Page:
An atmospheric river brings the threat of rain and flooding to California

Rain from a torrential river lashed parts of California early Monday as a new storm began testing the state’s preparedness weeks after deadly flooding caused power outages and devastating mudslides.

Flood watches were in effect for millions of people, mostly in California, until Wednesday as the possibility of thunderstorms, strong winds and rain continued to threaten the central and southern coasts.

“So the ground is pretty sensitive,” said Brian Hurley, a senior meteorologist with the National Weather Service, referring to the significant rainfall the state has experienced in recent weeks. “That is why you now see many of the flood watch.”

The State Emergency Service announced this on Sunday she had emergency teams deployedincluding helicopters and rapid water rescue teams, in 14 counties ahead of the expected impact of the stormy river.

This was announced by the National Weather Service in Los Angeles total expected rainfall two to five inches for much of Southern California, with a higher range of four to eight inches expected in the mountains and foothills.

Urban flooding and mudslides were possible in Santa Barbara, Ventura and Los Angeles counties during periods of heavy rainfall, the National Weather Service said, adding that there were a high chance of thunderstorms.

Santa Barbara County officials over the weekend issued an evacuation warning to Wednesday for certain communities.

Communities in Los Angeles County, where relatively less rain was expected, and beyond facing the risk of landslides and debris on roads as the area “took the brunt of the latest storm,” the weather service said.

Karen Bass, Mayor of Los Angeles, begged residents over the weekend prepare.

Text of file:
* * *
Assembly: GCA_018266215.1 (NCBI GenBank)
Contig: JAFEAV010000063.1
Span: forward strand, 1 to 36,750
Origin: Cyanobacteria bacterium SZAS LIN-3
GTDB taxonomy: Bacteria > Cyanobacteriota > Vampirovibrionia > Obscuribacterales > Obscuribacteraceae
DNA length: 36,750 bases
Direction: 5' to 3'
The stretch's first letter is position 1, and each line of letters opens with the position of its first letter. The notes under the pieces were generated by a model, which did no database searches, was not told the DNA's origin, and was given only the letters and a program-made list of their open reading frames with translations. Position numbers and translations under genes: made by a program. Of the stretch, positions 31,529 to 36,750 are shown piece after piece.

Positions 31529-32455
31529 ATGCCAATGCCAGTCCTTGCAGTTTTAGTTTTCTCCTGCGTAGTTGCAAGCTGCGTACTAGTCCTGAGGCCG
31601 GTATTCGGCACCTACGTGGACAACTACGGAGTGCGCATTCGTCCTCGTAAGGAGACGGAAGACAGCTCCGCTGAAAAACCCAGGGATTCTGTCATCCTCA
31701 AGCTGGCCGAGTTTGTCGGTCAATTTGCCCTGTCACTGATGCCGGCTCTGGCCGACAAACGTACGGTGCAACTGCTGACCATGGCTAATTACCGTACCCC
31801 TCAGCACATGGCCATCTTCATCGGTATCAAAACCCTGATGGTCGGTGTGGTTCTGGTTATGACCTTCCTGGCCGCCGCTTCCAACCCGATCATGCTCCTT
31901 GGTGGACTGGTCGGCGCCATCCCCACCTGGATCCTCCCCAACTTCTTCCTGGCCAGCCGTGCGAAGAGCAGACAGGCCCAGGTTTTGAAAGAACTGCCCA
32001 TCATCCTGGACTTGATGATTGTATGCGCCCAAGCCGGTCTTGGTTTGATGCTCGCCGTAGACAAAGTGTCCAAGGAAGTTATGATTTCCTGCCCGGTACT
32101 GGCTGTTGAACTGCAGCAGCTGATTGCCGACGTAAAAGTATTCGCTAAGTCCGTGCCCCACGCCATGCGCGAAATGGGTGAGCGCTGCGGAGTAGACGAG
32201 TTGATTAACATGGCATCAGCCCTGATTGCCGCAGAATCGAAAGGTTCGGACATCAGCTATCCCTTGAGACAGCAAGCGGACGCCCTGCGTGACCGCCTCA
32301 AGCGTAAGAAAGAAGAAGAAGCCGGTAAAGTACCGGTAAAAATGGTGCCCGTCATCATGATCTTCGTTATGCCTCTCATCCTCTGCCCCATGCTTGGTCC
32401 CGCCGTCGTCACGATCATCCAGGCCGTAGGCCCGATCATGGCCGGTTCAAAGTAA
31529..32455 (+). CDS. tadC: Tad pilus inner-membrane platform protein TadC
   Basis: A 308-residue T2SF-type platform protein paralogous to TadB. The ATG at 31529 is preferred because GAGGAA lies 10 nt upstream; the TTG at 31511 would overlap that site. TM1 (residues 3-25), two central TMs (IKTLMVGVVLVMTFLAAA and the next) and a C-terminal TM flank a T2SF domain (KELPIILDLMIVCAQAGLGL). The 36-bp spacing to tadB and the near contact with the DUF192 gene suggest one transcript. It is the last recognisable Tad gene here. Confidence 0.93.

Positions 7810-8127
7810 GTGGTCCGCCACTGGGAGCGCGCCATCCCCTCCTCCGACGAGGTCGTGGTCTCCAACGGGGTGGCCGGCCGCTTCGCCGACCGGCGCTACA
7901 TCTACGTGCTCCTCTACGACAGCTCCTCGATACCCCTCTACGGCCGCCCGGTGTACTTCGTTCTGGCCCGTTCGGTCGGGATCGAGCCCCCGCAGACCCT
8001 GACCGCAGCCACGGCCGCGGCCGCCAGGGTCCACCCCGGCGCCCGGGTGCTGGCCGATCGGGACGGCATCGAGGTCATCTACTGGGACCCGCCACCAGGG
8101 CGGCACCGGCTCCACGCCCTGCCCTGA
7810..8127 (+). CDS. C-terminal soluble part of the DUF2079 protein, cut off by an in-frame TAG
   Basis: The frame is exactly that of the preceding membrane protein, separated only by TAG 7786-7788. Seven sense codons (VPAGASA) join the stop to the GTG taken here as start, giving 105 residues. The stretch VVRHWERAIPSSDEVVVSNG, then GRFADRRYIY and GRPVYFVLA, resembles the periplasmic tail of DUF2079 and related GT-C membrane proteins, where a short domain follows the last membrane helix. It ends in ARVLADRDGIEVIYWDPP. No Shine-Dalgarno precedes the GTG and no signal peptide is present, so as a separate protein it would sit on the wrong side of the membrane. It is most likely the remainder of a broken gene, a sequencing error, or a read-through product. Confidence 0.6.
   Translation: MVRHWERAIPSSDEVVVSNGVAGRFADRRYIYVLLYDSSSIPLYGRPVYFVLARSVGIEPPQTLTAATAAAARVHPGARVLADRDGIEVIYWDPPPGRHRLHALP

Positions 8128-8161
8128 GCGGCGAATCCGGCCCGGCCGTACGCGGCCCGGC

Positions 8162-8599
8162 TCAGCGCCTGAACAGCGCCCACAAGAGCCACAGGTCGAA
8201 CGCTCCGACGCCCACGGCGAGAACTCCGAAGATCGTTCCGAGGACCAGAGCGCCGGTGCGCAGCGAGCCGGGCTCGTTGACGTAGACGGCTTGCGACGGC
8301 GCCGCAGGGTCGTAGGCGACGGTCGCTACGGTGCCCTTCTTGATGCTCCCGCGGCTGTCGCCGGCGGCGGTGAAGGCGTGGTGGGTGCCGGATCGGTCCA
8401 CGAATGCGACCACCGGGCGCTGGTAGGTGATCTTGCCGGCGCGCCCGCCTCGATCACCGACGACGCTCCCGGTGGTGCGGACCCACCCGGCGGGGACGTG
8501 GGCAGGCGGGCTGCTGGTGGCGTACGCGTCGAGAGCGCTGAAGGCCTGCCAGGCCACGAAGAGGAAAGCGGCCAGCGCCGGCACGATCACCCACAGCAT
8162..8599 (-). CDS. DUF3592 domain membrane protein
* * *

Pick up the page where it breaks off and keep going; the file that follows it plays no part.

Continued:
Homeowners and workers in the city’s hilly neighborhoods spent Sunday preparing sandbags and placing plastic tarps over muddy hillsides still scarred from the latest storm.

Some residents, including Staci Broussard, 58, made sure to fortify their properties shortly after the storm ended. Ms. Broussard’s home in Baldwin Hills Estates, a neighborhood overlooking South Los Angeles, was damaged by a previous storm surge that swept through the city.

The slope behind Mrs. Broussard’s house collapsed, knocking down part of the iron fence in the yard, bringing mud and vegetation down the hill from her neighbor’s house on the hill above.

Ms. Broussard and her neighbor placed tarps over the slopes to prevent more mud from sliding down.

“As you can see, we have tarps everywhere because unfortunately it happens everywhere in this area,” she said on Sunday.

Los Angeles Weather Service warned boaters of dangerous conditions at sea, suggesting they stay in port. The storm also threatened to erode the shoreline and damage structures there, officials said.

Farther north, forecasters said thunderstorms, gusty winds and lightning were possible in the Bay Area Monday afternoon. The San Francisco Peninsula, which includes the city of San Francisco, is expected to receive up to two and a half inches of rain. The Santa Cruz Mountains and the Big Sur coast could get three to five and three to six inches, respectively.

Most of the Sacramento Valley was under wind advisory until tuesday morning. This was announced by the weather service in Sacramento severe thunderstorms followed by a “brief tornado” were possible in the area Monday afternoon.

Vik Jolly contributed reporting from California.

Leave a Comment